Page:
Collaborative Workshop on Aquatic Models and 21st Century Toxicology
May 5-6, 2014
James B. Hunt Jr. Library
North Carolina State University
Raleigh, North Carolina, USA
Read article in the NIEHS Environmental Factor newsletter (June 2014)
View final agenda (April 30)
The need to screen thousands of chemicals for their potential effects on human health has propelled the use of high-throughput cell-based screens to the forefront of toxicology. Key to the use of these screens is availability of model organisms that recapitulate human development, physiology and disease processes while avoiding the limitations of rodent-based models.
Small aquarium fish species have the potential to fill this need for such model organisms. However, they remain relatively modest contributors to understanding the effects of exposure to environmental contaminants on our health and wellbeing. Fully incorporating these model organisms into modern toxicological investigations could yield enormous scientific and economic benefits. To highlight the potential of these organisms, the National Toxicology Program and North Carolina State University are organizing this workshop, which will enable scientists in various fields to discuss strategies for leveraging aquatic models to advance understanding of the role of environmental exposures on human health.
The purpose of the workshop was to explore and discuss how aquatic models may be used to (i) screen and prioritize compounds for further in vivo testing (ii) to assess mechanisms of chemical toxicity and how this knowledge can impact the environment and human health. Discussions will focus on the application of these models for the field of environmental health while leveraging the techniques and knowledge of broad-based, interdisciplinary research.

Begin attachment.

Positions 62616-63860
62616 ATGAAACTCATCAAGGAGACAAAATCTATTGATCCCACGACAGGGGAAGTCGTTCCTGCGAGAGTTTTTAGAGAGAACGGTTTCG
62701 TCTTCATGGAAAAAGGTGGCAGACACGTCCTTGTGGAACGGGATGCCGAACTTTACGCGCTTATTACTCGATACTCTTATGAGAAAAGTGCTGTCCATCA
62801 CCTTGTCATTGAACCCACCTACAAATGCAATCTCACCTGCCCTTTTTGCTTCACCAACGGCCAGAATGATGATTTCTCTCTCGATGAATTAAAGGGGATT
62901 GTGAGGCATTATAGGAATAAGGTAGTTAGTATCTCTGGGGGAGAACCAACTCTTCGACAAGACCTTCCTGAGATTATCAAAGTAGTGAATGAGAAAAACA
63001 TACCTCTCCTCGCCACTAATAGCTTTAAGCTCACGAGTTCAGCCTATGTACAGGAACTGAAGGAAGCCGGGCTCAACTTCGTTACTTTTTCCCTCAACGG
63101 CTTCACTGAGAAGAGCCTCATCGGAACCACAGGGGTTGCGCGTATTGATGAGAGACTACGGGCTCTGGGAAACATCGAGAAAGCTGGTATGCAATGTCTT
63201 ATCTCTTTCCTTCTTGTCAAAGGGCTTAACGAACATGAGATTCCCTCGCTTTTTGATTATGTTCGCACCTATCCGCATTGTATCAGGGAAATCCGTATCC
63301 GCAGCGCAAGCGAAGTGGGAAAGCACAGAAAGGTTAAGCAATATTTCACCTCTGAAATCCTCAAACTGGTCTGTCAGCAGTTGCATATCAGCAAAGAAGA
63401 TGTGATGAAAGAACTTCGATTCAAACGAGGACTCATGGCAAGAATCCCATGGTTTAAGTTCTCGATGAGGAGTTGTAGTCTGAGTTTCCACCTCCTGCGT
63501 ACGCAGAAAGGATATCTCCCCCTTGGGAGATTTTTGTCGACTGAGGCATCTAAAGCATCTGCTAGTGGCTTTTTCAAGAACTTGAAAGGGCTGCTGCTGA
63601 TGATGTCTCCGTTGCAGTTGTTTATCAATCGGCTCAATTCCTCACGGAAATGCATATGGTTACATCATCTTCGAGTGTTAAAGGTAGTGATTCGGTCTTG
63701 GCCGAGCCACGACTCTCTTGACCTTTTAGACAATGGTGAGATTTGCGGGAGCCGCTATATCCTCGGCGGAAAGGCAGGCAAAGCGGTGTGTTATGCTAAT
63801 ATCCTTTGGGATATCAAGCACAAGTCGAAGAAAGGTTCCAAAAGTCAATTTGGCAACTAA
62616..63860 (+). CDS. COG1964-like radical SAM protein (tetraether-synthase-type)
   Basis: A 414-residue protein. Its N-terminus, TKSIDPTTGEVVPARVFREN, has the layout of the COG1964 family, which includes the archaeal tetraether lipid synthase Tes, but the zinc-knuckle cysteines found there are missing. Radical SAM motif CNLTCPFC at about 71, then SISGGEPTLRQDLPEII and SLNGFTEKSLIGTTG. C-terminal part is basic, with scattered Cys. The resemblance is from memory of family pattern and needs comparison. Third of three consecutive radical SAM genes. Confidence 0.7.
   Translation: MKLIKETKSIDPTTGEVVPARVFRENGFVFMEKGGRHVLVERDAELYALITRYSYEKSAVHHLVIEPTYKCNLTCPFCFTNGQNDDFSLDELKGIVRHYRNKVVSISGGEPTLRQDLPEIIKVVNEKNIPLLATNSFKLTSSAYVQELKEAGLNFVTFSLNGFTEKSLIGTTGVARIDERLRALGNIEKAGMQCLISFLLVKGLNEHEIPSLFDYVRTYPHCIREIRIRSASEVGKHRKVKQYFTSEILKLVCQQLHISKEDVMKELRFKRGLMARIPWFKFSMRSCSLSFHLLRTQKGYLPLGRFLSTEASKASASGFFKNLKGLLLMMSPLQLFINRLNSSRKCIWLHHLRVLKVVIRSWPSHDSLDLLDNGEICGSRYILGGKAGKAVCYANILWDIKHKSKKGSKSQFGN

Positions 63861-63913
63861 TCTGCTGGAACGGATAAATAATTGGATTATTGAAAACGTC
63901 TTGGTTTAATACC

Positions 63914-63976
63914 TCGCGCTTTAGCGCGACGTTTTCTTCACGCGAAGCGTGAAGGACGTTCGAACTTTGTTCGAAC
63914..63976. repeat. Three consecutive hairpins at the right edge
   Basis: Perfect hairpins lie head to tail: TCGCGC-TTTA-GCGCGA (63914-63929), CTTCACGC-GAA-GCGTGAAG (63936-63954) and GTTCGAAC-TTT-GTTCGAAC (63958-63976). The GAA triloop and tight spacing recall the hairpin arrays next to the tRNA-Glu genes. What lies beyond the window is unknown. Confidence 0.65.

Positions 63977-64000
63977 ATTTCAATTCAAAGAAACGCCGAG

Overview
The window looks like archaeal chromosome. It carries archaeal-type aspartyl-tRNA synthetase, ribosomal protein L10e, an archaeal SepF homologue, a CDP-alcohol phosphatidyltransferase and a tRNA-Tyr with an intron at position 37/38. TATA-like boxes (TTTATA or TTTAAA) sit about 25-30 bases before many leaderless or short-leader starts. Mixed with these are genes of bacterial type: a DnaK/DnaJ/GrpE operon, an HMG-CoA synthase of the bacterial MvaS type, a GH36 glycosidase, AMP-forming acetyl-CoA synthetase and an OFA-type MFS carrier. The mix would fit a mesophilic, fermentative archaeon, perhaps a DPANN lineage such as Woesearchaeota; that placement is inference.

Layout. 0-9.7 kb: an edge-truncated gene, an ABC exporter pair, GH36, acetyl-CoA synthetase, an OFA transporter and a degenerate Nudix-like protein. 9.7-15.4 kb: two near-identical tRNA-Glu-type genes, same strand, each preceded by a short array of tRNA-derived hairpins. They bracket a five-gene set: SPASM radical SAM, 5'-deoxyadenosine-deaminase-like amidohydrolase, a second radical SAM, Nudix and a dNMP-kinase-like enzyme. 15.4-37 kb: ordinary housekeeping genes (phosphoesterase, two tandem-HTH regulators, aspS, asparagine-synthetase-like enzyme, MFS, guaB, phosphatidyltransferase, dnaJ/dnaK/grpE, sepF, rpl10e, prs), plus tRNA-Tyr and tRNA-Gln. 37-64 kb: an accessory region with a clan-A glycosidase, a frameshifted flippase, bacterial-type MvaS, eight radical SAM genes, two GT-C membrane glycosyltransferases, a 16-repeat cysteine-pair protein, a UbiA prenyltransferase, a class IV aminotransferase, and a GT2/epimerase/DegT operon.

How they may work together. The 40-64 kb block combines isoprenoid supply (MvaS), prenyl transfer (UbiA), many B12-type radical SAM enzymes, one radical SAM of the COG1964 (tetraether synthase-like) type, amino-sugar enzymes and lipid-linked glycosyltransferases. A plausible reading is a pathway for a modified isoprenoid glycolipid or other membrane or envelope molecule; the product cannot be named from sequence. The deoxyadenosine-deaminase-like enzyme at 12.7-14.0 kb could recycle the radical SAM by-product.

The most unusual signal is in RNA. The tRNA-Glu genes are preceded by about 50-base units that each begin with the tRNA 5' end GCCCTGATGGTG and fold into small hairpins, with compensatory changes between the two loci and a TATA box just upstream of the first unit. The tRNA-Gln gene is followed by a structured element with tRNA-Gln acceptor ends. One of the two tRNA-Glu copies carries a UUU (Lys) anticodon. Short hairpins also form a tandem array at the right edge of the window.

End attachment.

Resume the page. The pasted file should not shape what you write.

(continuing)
Presentation abstracts and other workshop materials are posted below. A workshop report is in preparation.
The objectives of the workshop were to:
Foster the establishment of networks between toxicologists and basic biomedical scientists using aquatic animal models, in order to facilitate the translation of experimental approaches used in aquatic animal models research into novel toxicant tests, adverse outcome pathway assessments and mode-of-action discovery.
Raise awareness within the toxicology field of the advantages of using aquatic model resources, including availability of genetic and genomic information; transgenic resources; molecular tools; low-cost and ease of maintenance; rapid, external embryonic development; and ability to perform high throughput studies in a vertebrate animal model.
Develop a framework to assist in integrating toxicology data from aquatic models with ongoing in silico, in vitro and in vivo testing initiatives currently underway in order to enhance risk and safety assessments of chemicals and pharmaceuticals.
Explore the potential for aquatic model organisms to aid in identifying underlying genetic contributions to human exposure susceptibility and to anchor phenotypic outcomes of exposure to molecular mechanisms of toxicity.
Identify and propose future research initiatives using aquatic vertebrate models to address current information gaps, including improvements in risk and safety assessments for multi-organ toxicity, longitudinal studies to assess long-term consequences of chronic exposures, the embryonic basis of adult disease, and multi-generational effects of exposure to environmental contaminants.
Poster Presentation Abstracts